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White House Prepares Tough Import Restrictions Against China

White House Prepares Tough Import Restrictions Against China

EU Trade Commissioner Cecilia Malmstrom told the EU parliament Wednesday that while the 28-nation bloc would continue to seek an exemption from the USA measure that could kick in next week, it will prepare countermeasures to hit US exports. And his Republican allies in Congress, including House Speaker Paul RyanPaul Davis RyanRepublicans are avoiding gun talks as election looms The Hill's 12:30 Report Flake to try to force vote on DACA stopgap plan MORE (R-Wis.), have lined up to oppose the move to impose steep tariffs on US imports of the two metals. He categorically rejected the claim that such a policy could only be adopted if other nations did the same.

Tariff opponents argue that US military needs for steel and aluminum amount to only 3 percent of domestic production.

Trump's original call for blanket tariffs got the world's attention and reiterated to world leaders that Trump doesn't bluff.

If Trump wants to help the steel and aluminum industries, there are better ways to do it.

Still, there are some manufacturing enterprises moving production out of China, partly due to rising labour costs as well as the perception of increased restrictions on foreign companies and products on the mainland, Haswell said.

The reach of the tariffs has been in question from their initial announcement.

The United States, joined by Europe, has been the anchor of the global free trade system, ever since the end of the Second World War. U.S. Steel and Century Aluminum are already ramping up, bringing back hundreds of workers. In the Fox & Friends interview, Farage accused the European Union of having already imposed its own tariffs on steel and other products coming from the United States.

While Canada produced 10 percent of the global aluminum output in 2000, it is now at 5 percent.




Emerging market stocks, meanwhile, lost 0.40 percent.

The European Commission imposed anti-dumping duties of 29 percent to 55 percent on pipes and tubes made from Chinese steel and iron because the low prices were hurting local producers. Now that time is past, in President Trump's view, and, I suspect, in the view of most Americans.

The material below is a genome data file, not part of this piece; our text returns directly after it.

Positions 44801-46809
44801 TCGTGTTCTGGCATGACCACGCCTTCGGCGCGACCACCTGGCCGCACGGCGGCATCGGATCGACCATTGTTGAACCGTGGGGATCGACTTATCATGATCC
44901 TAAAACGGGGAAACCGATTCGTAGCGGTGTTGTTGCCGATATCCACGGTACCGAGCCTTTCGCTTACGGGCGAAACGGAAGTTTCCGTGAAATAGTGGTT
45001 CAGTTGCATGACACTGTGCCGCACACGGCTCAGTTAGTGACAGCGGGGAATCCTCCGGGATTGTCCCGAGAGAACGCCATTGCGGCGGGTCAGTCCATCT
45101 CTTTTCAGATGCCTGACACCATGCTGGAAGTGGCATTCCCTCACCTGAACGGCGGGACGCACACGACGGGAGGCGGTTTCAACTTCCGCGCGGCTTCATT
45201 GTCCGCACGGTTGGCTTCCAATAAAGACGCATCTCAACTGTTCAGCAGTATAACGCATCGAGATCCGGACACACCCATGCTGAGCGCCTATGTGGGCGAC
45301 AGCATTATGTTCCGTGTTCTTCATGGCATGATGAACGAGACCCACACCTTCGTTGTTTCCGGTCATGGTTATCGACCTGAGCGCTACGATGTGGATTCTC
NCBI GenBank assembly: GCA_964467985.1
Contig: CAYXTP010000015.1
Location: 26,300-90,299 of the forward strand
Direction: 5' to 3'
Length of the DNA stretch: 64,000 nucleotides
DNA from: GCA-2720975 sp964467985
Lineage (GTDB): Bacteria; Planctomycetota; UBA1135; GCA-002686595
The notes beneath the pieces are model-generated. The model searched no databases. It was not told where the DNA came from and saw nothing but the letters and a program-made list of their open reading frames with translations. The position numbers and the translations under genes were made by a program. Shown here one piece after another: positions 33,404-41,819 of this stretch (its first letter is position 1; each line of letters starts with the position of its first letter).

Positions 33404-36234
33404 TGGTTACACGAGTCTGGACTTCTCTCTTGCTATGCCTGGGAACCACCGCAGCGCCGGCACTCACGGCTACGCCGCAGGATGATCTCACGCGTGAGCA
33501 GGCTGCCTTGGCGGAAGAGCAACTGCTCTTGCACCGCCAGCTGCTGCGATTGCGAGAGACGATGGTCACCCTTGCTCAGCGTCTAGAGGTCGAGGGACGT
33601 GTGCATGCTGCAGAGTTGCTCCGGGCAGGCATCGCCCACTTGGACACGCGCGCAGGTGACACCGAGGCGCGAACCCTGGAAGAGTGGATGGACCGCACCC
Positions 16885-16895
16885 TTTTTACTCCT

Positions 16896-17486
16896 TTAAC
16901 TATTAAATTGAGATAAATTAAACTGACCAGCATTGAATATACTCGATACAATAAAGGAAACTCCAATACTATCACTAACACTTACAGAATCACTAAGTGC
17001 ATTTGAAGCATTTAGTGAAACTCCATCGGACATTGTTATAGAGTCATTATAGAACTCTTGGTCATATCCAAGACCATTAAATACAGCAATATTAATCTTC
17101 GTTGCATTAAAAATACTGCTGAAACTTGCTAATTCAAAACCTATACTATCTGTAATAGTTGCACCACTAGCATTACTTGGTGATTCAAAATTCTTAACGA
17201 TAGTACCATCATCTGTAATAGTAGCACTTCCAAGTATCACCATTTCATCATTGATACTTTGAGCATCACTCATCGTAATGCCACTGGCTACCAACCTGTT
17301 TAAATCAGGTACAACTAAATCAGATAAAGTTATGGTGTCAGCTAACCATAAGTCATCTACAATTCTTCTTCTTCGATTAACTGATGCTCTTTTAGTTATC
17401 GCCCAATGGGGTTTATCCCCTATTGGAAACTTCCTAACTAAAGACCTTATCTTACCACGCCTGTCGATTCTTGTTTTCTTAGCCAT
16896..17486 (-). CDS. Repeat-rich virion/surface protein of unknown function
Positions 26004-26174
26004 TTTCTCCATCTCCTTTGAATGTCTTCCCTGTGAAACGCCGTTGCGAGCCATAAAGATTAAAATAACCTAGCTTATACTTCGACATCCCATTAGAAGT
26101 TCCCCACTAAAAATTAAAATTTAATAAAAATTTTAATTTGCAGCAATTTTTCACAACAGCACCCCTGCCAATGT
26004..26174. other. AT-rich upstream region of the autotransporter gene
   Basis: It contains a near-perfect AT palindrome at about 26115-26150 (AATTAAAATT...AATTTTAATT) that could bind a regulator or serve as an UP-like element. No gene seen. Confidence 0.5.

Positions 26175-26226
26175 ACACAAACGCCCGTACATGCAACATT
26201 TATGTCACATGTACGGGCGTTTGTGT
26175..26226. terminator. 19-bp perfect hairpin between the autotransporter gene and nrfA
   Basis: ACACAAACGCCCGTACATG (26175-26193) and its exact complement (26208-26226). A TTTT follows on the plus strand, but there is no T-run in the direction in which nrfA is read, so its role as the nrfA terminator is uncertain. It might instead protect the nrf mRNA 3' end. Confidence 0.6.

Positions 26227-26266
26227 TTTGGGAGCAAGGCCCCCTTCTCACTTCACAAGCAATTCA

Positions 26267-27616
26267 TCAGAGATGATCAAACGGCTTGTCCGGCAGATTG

Tariffs of 25 per cent are to be placed on steel and 10 per cent on aluminium imported into the US. Japan, South Korea, China, Taiwan, Germany and Brazil were hardest hit. According to the U.S. Department of Agriculture, China imports about 100,000 tons of almonds each year, and 45 million metric tons of food grown in the United States every year ends up in China.

And it comes with all the unintended consequences any kind of government intervention carries, probably even higher prices for domestic consumer goods. Another study from the USA software industry in 2011 put software theft losses as high as $60 billion.

The Trade Partnership, a consulting firm, estimates Trump's tariff will create 33,000 jobs, but lose another 179,000.

"The key issue for global financial markets is whether last week's announcement presages more tariffs being invoked by the [Trump] administration or retaliatory measures being triggered by United States trade partners", Said Desaque, founder and CEO of Desaque Macro Research, said in a note for at investment research and analysis firm Smartkarma.

China has yet to offer a list, but soybeans have been frequently mentioned. Speaker of the House Paul Ryan has denounced the tariff plan.

Trump and his advisers did not invent this political logic, nor can he be held responsible for the fact that free-trade skepticism is internationally and institutionally entrenched. By not targeting this nation's chief economic rival and providing openings for it in multilateral agreements, Trump is helping to make China great again.